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Paul and Timothy, servants of Christ Jesus,
To all the saints in Christ Jesus who are in Philippi, with the bishops and deacons:
1 Paul and Timotheus, servants of Jesus Christ While Paul is accustomed, in the inscription of his epistles, to employ titles of distinction, with the view of procuring credit for himself and his ministry, there was no need of lengthened commendations in writing to the Philippians, who had known him by experience as a true Apostle of Christ, and still acknowledged him as such beyond all controversy. For they had persevered in the calling of God steadfastly, and in an even tenor. 2424 “Sans se desbaucher;” — “Without corrupting themselves.”
Bishops He names the pastors separately, for the sake of honor. We may, however, infer from this, that the name of bishop is common to all the ministers of the Word, inasmuch as he assigns several bishops to one Church. The titles, therefore, of bishop and pastor, are synonymous. And this is one of the passages which Jerome quotes for proving this in his epistle to Evagrius, 2525 “Evagrius, a native of Antioch, and a presbyter apparently of the Church of Antioch. He traveled into the west of Europe, and was acquainted with Jerome, who describes him as a man acris ac ferventis ingenii, (of a keen and warm temper.)” — Smith’s Dictionary of Greek Biography and Mythology. — Ed. and in his exposition of the Epistle to Titus. 2626 The reader will find both of the passages referred to quoted at full length in the Institutes, vol. iii. pp. 75, 76. — Ed. Afterwards 2727 “Depuis les temps de l’Apostre;” — “After the times of the Apostle.” there crept in the custom of applying the name of bishop exclusively to the person whom the presbyters in each church appointed over their company. 2828 “Ordonnoyent conducteur de leur congregation;” — “Appointed leader of their congregation.” It originated, however, in a human custom, and rests on no Scripture authority. I acknowledge, indeed, that, as the minds and manners of men are, there cannot be order maintained among the ministers of the word, without one presiding over the others. I speak of particular bodies, 2929 “De chacun corps d’Eglise en particulier;” — “Of each body of the Church in particular.” not of whole provinces, much less of the whole world. Now, although we must not contend for words, it were at the same time better for us in speaking to follow the Holy Spirit, the author of tongues, than to change for the worse forms of speech which are dictated to us by Him. For from the corrupted signification of the word this evil has resulted, that, as if all the presbyters 3030 “Tous prestres et pasteurs;” — “All priests and pastors.” were not colleagues, called to the same office, one of them, under the pretext of a new appellation, usurped dominion over the others.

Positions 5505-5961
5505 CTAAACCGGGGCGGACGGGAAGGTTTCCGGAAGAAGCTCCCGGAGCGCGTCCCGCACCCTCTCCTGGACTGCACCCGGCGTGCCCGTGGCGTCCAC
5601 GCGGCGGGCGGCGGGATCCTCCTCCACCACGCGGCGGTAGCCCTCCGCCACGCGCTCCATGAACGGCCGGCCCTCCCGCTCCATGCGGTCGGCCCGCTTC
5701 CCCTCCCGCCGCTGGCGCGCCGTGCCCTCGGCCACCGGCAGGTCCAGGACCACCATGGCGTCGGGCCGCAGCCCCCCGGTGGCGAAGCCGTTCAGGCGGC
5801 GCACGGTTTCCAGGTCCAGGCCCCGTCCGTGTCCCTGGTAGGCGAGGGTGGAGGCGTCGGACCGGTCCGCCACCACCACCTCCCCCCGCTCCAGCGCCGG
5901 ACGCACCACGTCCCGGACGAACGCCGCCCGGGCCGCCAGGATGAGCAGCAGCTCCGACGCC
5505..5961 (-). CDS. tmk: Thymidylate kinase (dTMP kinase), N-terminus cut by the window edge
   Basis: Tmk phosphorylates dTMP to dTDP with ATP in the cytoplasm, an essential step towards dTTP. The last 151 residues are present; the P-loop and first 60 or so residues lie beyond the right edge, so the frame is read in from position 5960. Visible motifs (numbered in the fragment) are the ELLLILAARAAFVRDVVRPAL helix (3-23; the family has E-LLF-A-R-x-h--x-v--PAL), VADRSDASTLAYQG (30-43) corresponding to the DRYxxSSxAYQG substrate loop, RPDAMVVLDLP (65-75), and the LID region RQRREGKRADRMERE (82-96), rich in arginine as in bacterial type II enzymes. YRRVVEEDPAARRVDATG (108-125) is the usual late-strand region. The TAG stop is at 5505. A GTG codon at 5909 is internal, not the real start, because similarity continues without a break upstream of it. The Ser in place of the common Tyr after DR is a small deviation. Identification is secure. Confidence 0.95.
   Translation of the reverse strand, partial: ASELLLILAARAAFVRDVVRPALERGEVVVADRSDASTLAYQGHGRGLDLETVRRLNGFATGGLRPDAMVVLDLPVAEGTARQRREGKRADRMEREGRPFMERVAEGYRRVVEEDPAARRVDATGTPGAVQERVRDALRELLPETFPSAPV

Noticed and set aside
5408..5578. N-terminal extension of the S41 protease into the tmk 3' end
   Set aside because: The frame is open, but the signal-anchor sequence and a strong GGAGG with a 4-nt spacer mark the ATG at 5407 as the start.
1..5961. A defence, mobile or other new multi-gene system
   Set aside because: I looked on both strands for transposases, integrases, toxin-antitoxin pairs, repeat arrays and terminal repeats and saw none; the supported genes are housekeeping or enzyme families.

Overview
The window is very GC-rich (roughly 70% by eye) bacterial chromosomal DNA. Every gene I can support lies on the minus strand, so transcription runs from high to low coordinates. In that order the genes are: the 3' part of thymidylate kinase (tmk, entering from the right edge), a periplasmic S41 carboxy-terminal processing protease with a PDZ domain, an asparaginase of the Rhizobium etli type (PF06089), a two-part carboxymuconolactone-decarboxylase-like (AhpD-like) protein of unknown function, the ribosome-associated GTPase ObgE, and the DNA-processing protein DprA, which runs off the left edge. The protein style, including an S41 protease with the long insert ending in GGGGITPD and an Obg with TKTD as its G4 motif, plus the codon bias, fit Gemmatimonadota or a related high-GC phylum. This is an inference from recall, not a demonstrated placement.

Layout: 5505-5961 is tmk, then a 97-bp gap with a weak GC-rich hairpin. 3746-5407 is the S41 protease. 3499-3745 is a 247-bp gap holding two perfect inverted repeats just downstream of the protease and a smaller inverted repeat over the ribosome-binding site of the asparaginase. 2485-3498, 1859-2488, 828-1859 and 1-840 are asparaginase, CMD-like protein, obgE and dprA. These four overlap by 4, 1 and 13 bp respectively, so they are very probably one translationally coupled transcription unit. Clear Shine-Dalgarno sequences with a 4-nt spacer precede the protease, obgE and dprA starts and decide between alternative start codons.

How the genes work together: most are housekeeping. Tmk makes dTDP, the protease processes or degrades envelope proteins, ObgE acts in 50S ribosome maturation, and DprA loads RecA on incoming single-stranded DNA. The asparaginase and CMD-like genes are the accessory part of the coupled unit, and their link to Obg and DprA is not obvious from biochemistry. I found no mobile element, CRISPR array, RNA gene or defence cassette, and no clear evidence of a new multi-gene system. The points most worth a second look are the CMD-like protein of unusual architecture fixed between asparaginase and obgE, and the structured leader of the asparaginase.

Deacons. This term may be taken in two ways — either as meaning administrators, and curators of the poor, or for elders, who were appointed for the regulation of morals. As, however, it is more generally made use of by Paul in the former sense, I understand it rather as meaning stewards, who superintended the distributing and receiving of alms. On the other points consult the preceding commentaries.
3 I give thanks. He begins with thanksgiving 3131 “Vne protestation, qu’il est ioyeux de leur bien;” — “A protestation, that he is delighted on account of their welfare.” on two accounts — first, that he may by this token shew his love to the Philippians; and secondly, that, by commending them as to the past, he may exhort them, also, to perseverance in time to come. He adduces, also, another evidence of his love — the anxiety which he exercised in supplications. It is to be observed, however, that, whenever he makes mention of things that are joyful, he immediately breaks forth into thanksgiving — a practice with which we ought also to be familiar. We must, also, take notice, what things they are for which he gives thanks to God, — the fellowship of the Philippians in the gospel of Christ; for it follows from this, that it ought to be ascribed to the grace of God. When he says, upon every remembrance of you, he means, “As often as I remember you.”